Foot and Mouth
I agree with John that the plight of hill farmers is worrying. Coming from a family of (originally) farm labourers from Worcestershire, I have to add that the family itself is not over-sympathetic to the 'farmers' down there. My mother was telling me on Sunday that there's one landowner down the South of the county who owns 5 farms. That aint farming; that's business.
With regard to Tony Blair, whatever you may think of him, he is not another Margaret Thatcher, and he wants middle England to love him. Loads of money is being spent on farmers and rural businesses (so less for us through the NHS and schools, one should add). No doubt more could be done, but that will always be the case. The government is actually attempting to be nice to everyone, and to do the right thing. However, as John says, the plight of hill farmers, which goes beyond the present crisis, needs to be looked into.
Having said that, as a redundancy councellor, I work with unfashionable middle aged (usually) men in manual (though often fiercesomly skilled jobs) all the time, whose equally heart-rending plight is not the subject of media hysteria. So, I cannot work out why we are talking about a national emergency. As Simon Jenkins of The Times put it, the last time we delayed an election because of a national emergency we were at war with the Japanese. I think we should be sympathetic to the difficulties of hill farmers, and not just for the time it takes for the media to lose interest in this manufactured national crisis.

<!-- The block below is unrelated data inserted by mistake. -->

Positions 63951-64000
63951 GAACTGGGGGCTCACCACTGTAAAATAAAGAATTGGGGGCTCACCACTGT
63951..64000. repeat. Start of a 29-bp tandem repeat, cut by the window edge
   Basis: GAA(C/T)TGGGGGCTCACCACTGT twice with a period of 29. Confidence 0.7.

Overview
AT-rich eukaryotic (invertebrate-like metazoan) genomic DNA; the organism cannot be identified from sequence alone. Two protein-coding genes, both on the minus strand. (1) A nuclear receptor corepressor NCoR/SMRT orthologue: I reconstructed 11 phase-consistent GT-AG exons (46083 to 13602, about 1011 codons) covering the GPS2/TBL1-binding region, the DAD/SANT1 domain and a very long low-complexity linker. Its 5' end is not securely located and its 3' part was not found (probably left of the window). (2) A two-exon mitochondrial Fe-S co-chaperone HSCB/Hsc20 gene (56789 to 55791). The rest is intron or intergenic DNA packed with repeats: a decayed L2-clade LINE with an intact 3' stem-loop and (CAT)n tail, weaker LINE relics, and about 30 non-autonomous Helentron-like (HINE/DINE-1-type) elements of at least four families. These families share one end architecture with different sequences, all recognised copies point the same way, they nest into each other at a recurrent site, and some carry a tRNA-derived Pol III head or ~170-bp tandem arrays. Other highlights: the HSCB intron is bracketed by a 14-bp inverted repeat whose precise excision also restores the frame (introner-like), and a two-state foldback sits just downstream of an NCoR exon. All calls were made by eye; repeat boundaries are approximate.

One last point .... although I have a lot of time for organic growers, and try to buy local produce when I can, isn't it true to say that some pretty nasty diseases can develop in an organic system? They had a totally organic system in the middle ages, and I don't think public health was substantially better than it is today. I presume some interference by humanity through pharmaceuticals etc. is still entertained as a possibility by organic growers/ farmers?